Wednesday, June 28, 2006

new life for youngstown’s crab creek

A fascinating new set of ideas about urban design in Youngstown appeared this week on a special website of Kent State’s Cleveland Urban Design Collaborative. Students from the architecture faculty at the Dresden Technical University in Germany produced some truly stunning concepts for the possible future of design in the city.

Their work encompassed two geographical areas in the city: the Crab Creek river basin and the land adjacent to the convention center downtown.

The Crab Creek runs south from Trumbull County separating the north and east sides of the city, eventually merging with the Mahoning River near the downtown. Miles of industrial property runs along banks of the Crab Creek, which currently has no public access. Their plan includes opening the river to the public again by incorporating features such as pedestrian and bike trails, an “industrial garden”, and an “adventure site” for younger children. You can see their entire presentation here.

I really like the industrial garden idea. It includes illuminating old loading hoppers along the river as a central focal point, incorporating old railroad ties for benches and landscaping, and reusing older buildings for restrooms and meeting and exhibition spaces.

The second presentation (found here) includes ideas for what to do with the land sandwiched between the Market Street Bridge and the South Avenue Bridge near the convocation center. It included building a ramped walkway to the river above the railroad tracks and an amphitheater among others.

One additional presentation on the website gives an overview of the reuse of industrial property in the Emscher Area of the Ruhr Valley. Remember my World Cup blog last week about the area around Essen feeling like Youngstown? – well this presentation backs up that idea. It includes examples of using creative lighting, recreational areas, residential developments, and commercial successes to enhance existing industrial areas.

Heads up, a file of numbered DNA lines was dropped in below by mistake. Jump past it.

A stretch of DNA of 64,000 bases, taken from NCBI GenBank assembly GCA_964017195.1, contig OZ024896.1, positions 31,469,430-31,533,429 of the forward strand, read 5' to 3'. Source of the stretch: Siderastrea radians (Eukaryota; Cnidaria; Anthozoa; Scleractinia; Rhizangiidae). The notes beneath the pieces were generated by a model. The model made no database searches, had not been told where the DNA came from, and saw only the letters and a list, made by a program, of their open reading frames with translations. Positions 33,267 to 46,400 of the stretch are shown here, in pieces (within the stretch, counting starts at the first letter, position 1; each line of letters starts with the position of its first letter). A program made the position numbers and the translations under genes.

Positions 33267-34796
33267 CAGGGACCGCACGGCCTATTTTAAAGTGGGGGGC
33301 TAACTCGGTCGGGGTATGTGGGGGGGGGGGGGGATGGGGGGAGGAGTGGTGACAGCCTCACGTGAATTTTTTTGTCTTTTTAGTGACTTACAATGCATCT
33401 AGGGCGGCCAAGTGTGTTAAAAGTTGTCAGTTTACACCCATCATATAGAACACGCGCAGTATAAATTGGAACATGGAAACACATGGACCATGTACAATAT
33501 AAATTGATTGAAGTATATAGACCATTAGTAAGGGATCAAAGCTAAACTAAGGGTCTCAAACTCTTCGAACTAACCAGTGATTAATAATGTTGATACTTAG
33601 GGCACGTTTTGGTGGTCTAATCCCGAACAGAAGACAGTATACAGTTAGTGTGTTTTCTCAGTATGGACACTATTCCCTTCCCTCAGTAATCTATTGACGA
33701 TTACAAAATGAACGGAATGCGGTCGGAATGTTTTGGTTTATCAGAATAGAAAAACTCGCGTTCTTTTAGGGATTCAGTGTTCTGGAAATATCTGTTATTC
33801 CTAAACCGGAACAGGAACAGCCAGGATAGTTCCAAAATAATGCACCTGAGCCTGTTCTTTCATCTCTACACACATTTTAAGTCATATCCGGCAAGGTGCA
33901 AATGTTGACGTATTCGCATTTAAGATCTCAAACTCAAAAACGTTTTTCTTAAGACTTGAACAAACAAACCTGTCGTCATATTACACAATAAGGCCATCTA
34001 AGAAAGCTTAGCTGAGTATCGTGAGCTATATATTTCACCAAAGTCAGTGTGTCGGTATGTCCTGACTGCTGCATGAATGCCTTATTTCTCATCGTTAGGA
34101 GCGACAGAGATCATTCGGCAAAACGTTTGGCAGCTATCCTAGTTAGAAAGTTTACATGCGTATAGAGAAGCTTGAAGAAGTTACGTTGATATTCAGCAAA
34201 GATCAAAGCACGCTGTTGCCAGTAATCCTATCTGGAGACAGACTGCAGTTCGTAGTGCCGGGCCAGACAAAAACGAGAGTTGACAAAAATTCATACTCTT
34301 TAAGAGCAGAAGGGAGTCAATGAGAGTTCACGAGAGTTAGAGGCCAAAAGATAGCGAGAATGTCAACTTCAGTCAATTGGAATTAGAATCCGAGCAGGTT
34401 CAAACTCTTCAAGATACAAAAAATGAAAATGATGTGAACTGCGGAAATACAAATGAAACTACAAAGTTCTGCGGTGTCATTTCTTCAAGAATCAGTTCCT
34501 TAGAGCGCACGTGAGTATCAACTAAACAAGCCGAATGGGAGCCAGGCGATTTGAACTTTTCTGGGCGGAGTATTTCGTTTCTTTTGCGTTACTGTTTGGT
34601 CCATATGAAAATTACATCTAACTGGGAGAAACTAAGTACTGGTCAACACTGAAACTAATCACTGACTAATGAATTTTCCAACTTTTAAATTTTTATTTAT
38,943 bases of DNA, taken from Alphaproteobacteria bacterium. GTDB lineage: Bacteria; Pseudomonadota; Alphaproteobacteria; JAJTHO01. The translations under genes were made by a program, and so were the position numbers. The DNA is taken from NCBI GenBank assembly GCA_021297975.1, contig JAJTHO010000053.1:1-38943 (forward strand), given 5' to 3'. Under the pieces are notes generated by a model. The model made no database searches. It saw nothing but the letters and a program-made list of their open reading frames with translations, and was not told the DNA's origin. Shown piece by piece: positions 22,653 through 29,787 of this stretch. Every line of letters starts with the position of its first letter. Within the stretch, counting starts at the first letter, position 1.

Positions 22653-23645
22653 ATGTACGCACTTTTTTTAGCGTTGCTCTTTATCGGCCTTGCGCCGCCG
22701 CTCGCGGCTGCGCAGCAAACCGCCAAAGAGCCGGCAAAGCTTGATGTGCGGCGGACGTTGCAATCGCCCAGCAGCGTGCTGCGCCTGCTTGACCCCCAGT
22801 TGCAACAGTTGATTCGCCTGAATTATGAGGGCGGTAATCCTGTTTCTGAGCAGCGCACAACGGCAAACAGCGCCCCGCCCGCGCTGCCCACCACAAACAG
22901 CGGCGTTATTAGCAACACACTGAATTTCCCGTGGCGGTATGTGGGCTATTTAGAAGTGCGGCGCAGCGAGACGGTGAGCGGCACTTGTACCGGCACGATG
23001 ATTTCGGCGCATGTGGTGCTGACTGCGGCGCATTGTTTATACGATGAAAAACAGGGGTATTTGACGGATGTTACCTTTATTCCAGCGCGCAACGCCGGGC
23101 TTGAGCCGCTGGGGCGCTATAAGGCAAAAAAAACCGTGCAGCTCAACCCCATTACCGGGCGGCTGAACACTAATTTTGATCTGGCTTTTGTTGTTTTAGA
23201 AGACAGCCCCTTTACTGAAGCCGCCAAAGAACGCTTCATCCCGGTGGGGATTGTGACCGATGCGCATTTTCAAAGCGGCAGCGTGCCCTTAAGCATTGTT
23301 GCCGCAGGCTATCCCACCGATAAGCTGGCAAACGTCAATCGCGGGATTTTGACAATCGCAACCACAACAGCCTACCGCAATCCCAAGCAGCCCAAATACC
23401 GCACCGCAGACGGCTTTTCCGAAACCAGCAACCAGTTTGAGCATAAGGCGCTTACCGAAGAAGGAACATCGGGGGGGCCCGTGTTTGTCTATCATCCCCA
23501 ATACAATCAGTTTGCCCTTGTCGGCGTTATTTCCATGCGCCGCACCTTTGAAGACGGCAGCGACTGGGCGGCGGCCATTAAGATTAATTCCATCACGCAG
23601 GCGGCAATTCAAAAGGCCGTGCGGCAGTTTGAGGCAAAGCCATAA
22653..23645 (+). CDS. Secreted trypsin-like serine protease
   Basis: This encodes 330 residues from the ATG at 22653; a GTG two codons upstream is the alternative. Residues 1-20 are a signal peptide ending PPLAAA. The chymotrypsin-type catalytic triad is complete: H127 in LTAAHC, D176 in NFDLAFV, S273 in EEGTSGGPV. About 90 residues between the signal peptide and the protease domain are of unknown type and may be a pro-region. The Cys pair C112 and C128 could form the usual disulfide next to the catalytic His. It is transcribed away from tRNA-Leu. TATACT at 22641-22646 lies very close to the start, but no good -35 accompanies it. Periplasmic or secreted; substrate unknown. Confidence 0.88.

They close with these important conclusions:

- derelict industrial areas have value
- protect existing structures
- new uses are essential
- new implementation methods are needed
- establish a financial framework before beginning
- place emphasis on long range solutions

So can these concepts on paper become reality?


Anonymous said...

who would EVER put their foot in the mahoning river? (as illustrated in the drawing).

did you know the convocation center is actually built on a flood plane? i'm sure you did.

i like the idea of turning an old abandoned mill building into a rock climbing wall. i would be motivated to climb to the top of that, unlike an indoor wall, which is so pointless because you have to drop down as soon as you reach the pinnacle.

i don't think ytown is ready for something this progressive. or maybe i'm just saying that because the mahoning river is SO GROSS that i can't see how it could ever be beautified. and also, the hobos wouldn't like it one bit!

-- b

Janko said...

The drawing is actually of a pool of water adjacent to the river.

It is part of a design of a series of basins filled with different types of plant life to filter runoff water - a very eco-friendly concept.

An there are plans with the Army Corps of Engineers to clean up the river...a new post this week will cover that subject.